Brief History and Achievements For the last three decades, Michael Whelan has known as one of the pioneers in fantasy and science-fictional art. Over the years he’s created more than 350 book covers, album covers and other illustrations for well known authors and artists like Stephen King, Isaac Asimov, Sepultura and Meatloaf, but he is working on his fine art paintings at the moment. He’s won numerous awards like 15 Hugo Awards (it’s like the Oscar of Science Fiction), 3 World Fantasy Awards and the SuperHugo Award for the best artist of the last 50 years. He also became the first living artist to be part of the Science Fiction Hall of Fame in Seattle. This unique company of people include people like Steven Spielberg, H.G. Wells, Rod Serling and Ursula K. Le Guin. He’s also been named professional artist of the year in LOCUS Magazine annual poll, 28 times.
Symbols in his work A lot of his paintings are connected through a certain theme or symbol. He uses these symbols in his work to communicate through an idea with the viewer. Two of his more commonly used symbols are the “bubble,” which represents an undying mentality or “soul” of some sort. Another well known symbol of his work is the Dactyloceras ammonite fossil. This symbol represents a loss or extinction.
Techniques and Materials Early Illustrations Personal Artwork Michael Whelan Index Bibliography
Enchantress of World’s End Illustrations Whelan first started illustrating in the early 70’s when he was studying Human Anatomy and art at the San Jose State University in California where he painted signs, worked on a barber’s manual and did medical illustrations for the “Journal of Bone and Joint Surgery.” After he graduated, he didn’t quite feel ready to go out there and work as a freelance illustrator so and he attended a course at the Art Centre College of Design, but he dropped out after 9 months when he got a job offer from a publisher in New York and his first commission was for the cover of The Enchantress of World’s End. Back To Index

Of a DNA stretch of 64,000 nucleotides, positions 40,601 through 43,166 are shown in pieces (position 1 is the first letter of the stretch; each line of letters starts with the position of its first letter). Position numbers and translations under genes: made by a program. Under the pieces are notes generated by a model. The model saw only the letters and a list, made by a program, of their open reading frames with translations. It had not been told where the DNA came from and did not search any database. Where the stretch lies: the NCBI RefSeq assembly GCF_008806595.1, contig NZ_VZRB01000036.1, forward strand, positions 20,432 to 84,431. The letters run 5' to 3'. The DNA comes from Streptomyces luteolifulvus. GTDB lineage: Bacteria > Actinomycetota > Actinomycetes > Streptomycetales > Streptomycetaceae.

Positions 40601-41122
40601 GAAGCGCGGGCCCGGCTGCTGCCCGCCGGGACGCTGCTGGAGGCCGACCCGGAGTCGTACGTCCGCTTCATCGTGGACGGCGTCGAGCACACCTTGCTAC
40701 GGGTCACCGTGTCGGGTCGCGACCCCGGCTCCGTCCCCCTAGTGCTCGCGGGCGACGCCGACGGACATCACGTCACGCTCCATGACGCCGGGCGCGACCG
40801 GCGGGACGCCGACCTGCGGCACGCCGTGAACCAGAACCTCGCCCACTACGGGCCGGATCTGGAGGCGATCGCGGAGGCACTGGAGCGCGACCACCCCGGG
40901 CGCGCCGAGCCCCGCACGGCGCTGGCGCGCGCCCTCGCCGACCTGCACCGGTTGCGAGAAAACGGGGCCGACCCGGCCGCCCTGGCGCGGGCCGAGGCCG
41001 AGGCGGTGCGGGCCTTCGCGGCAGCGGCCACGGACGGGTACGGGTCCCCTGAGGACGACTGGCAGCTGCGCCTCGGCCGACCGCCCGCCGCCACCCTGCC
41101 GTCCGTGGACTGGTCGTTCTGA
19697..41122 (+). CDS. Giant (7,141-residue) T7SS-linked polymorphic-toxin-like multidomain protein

During his illustration years he’s worked with names like Steven King where he did the first and the last illustrations of The Dark Tower series of books. Another well known author is Anne McCaffrey with the Dragonriders of Pern series. Album cover designs include Arise and Chaos A.D. by Sepultura, Soulfly’s Dark Ages Album, Bat From Hell one and two covers from and Meatloaf Obituary’s Cause of Death which is also the covers to the Lovecraft’s Nightmare books.
Techniques and Materials Acrylic Paints Liquitex, Lukas and Golden are his favourite brands of acrylic paints to use. He doesn’t really use tube paints because he occasionally run the paint through an airbrush because he is not really into creating thick textures due to the fine detail on most of his paintings. When he wants a “wet-in-wet” blend that he usually uses on underpaintings, he uses a satin painting medium. Oil Paints He uses Winsor& Newton Oils and he sometimes mix them with Griffin alkyds so that the paint dries quickly. Liquin is his medium of choice for his paintings but he also uses traditional Damar, turpentine and sand oil mixture and he cleans his brushes and thins his paints with mineral spirits. Brushes Whelan uses a lot of different brushes and other things to create the look he is looking for. Sponges, plastic, cloth and pipe cleaners is jus some of the things he uses to paint. Most of the time he uses synthetic brushes but he would often finish his piece of with a real sable or bristle brush to get a really fine detailed look.
Working Surfaces The surface that he uses the most is D’Arches watercolour paper mounted on 100% rag museum mounting board because it is a nice and sensitive surface to work on. Painting on canvas is usually down to Fredrix Polyflax or Ultrasmooth, otherwise it is done on linen which he never buys online because he says that he wants to feel and see the texture with his own eyes. He sometimes uses a computer to get a basic layout of the painting but he never finishes a project on the computer. Techniques He had to develop his own way of painting with acrylics. Ever since the 80’s, he started mixing paints to get different colours. He keeps these pre-mixtures to save time and he still uses some of the mixed paint from back then, today. He also loves to experiment. He tries to do that as often as possible, like with the Arise album cover where he ran textures from photos through a copier to get a more gritty feel. After that he had a sepia tone print made or the textures and assembled and mounted them on mounting board. At last he touched up on the painting with a brush to get the final painting done.